Canadian Heritage

Historical Vignettes

The Sculptors: Three-dimensional Masterminds

Laporte teaches his students, young and old, an "appreciation for allegory and the art of poetry - fine arts as an expression."5 Luc Charette, Media Arts artist, former assistant curator for the Musée Historique du Madawaska and now assistant curator of Galerie d'art Louise-et-Reuben-Cohen de l'Université de Moncton, previously stated:

(...) we never attributed to Laporte the honour of being an innovator when he first applied plaster moulding to clay sculptures, on wire frames as well as on wood; his sense of discovery applied to form and matter couldn't help but inspire a feeling of typical Madawaskayan independence in all citizens as well as in their sons. Like the "outsider" Laporte, who fosters a creative spirit in the men of Madawaska, those of the generation between the Depression and the After-War, (Claude) Roussel carries on the spirit of the 1960's in the south eastern part of the province.6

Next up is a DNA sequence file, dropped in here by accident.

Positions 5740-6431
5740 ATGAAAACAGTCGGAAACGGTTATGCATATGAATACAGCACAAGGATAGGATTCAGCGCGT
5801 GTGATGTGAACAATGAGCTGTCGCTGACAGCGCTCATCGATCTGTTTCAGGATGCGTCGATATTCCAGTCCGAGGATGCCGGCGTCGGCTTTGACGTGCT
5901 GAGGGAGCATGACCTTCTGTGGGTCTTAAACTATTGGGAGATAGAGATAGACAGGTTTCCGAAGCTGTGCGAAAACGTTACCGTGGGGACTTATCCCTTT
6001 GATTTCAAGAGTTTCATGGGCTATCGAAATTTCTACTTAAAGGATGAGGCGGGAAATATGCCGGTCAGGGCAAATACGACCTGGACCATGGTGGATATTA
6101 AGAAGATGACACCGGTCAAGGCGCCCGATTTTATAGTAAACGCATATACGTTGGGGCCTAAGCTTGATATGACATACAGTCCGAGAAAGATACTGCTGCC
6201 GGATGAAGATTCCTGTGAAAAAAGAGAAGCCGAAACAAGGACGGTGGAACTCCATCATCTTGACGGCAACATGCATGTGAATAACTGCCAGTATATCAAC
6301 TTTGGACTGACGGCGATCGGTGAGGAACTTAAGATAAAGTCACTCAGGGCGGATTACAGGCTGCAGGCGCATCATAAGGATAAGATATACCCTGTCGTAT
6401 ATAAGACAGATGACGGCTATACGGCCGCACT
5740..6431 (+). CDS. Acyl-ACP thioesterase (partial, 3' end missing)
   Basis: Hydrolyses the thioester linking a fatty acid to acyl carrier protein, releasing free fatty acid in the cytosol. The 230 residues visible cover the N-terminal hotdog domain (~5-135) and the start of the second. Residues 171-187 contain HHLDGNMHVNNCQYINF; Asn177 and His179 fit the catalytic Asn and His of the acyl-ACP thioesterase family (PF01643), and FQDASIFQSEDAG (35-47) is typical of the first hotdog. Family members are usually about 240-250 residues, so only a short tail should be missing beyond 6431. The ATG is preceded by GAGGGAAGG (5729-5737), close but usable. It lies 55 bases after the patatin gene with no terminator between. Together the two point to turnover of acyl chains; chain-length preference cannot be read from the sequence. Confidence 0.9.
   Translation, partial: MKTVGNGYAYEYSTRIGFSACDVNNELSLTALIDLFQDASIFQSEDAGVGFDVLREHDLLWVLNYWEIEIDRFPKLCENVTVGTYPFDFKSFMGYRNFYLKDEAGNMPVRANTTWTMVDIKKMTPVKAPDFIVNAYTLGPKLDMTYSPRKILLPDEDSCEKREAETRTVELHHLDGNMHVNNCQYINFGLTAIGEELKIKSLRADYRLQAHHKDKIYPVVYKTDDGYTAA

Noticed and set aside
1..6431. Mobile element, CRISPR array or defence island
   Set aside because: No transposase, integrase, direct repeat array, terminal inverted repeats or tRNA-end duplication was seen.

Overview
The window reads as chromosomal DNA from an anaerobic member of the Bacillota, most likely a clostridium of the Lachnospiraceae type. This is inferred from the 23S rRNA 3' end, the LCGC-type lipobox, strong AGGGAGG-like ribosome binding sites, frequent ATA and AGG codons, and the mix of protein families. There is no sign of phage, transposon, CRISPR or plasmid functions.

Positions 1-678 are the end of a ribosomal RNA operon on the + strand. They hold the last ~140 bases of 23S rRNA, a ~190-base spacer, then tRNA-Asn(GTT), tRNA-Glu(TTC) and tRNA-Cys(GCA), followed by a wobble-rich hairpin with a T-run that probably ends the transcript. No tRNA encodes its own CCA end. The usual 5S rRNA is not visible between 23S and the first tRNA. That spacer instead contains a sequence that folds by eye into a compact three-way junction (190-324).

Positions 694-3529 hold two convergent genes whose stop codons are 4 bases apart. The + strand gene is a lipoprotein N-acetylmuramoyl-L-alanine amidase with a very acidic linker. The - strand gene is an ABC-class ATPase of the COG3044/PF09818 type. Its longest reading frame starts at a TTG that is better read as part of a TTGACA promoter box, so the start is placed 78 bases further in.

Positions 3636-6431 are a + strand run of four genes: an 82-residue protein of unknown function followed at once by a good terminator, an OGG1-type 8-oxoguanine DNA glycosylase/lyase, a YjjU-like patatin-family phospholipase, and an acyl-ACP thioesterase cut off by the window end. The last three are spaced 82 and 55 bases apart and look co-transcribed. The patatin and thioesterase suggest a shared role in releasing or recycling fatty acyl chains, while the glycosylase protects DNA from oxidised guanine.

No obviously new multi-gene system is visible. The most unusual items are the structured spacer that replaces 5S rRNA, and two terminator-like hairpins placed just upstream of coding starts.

P.C. Laporte was therefore Claude Roussel's first mentor. Roussel, an Edmundston native renowned wood carver, sculptor and painter, mastered all possible media throughout his career.

Laporte is keen on the idea that it was he who discovered the artistic possibilities of Claude Roussel, one of the Republic's sons, (...) a born artist, a true artist, capable of imagining new things and producing them. He becomes aware of this potential when Roussel shows him a plaque entitled Trout in 1944, an artwork he created using only a file and his own intuitive knowledge.7